Adam and Eve were designed to be God’s image bearers, reflecting his nature as a worker and moral ruler. As moral rulers who had the law of God written on their hearts, they were to exercise dominion in a way that pleased God as culture developed and diversified. Human flourishing was the result of shalom in the four relationships of life: 1) Walking in harmony with God’s righteousness, they would have respected private ownership (theft forbidden by the 8th commandment), honest business practices (lying forbidden by the 9th commandment). 2) Experiencing pre-fall wholeness–internal peace with themselves—no sense of inferiority, insecurity, competitiveness, or envy. Sinful selfishness has not exerted itself—and their call to vocation was the call to use their talents, innovation, and resources to make products to serve others. 3) Experiencing pre-fall harmony in their horizontal relationships with each other; their hearts were not governed by greed, selfishness, cheating each other, or jealousy. 4) There was harmony in the created order. There was no poverty that had resulted from natural calamity like earthquakes, floods, or volcanoes erupting. Let’s use this lens to consider the holistic, biblical approach to alleviating poverty in our cities—restoration.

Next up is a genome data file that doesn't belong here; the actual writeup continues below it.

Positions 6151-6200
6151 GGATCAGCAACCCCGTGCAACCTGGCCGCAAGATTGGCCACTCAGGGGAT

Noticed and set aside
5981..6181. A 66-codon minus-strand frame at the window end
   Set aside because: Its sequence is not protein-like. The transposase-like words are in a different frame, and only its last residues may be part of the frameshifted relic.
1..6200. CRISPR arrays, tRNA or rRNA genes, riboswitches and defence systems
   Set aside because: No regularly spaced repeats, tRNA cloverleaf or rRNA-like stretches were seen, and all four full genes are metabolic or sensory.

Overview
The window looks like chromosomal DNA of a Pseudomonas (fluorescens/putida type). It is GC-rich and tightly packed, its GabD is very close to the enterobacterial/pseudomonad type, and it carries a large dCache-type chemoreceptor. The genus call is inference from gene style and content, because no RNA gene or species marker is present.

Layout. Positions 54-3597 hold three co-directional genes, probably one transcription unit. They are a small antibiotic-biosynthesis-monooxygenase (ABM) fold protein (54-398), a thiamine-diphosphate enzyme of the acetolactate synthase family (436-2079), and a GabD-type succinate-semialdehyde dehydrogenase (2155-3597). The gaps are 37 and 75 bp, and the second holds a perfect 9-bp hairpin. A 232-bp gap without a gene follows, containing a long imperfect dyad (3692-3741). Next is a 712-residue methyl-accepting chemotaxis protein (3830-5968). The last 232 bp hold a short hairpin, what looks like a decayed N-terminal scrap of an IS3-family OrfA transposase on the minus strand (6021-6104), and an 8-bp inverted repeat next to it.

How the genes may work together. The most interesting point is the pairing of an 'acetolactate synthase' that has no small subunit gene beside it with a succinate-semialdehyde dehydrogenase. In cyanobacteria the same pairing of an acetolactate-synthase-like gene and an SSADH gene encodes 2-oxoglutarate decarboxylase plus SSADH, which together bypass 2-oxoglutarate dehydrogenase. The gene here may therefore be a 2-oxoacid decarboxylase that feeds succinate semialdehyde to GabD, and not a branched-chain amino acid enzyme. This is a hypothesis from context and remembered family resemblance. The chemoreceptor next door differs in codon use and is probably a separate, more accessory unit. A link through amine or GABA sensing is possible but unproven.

A. Overcoming the poverty of being. Only God knows how profoundly slavery and racism have crushed black men and women’s dignity. I wonder how many centuries it may take to undo such evil attacks on the self-esteem of those who bear the image of God. I’m told by those engaged in city ministry that this shattered self-esteem is linked to many outward symptoms of this brokenness:
- a teen boy’s desire to prove himself a man through his sexual prowess.
- a teen girl looking for love in the arms of a male who just wants sex.
- a teen girl who wants to feel needed by getting pregnant and having a baby who needs her and, to some degree, loves her back.
- a boy committing violence to win the respect of the others in his gang.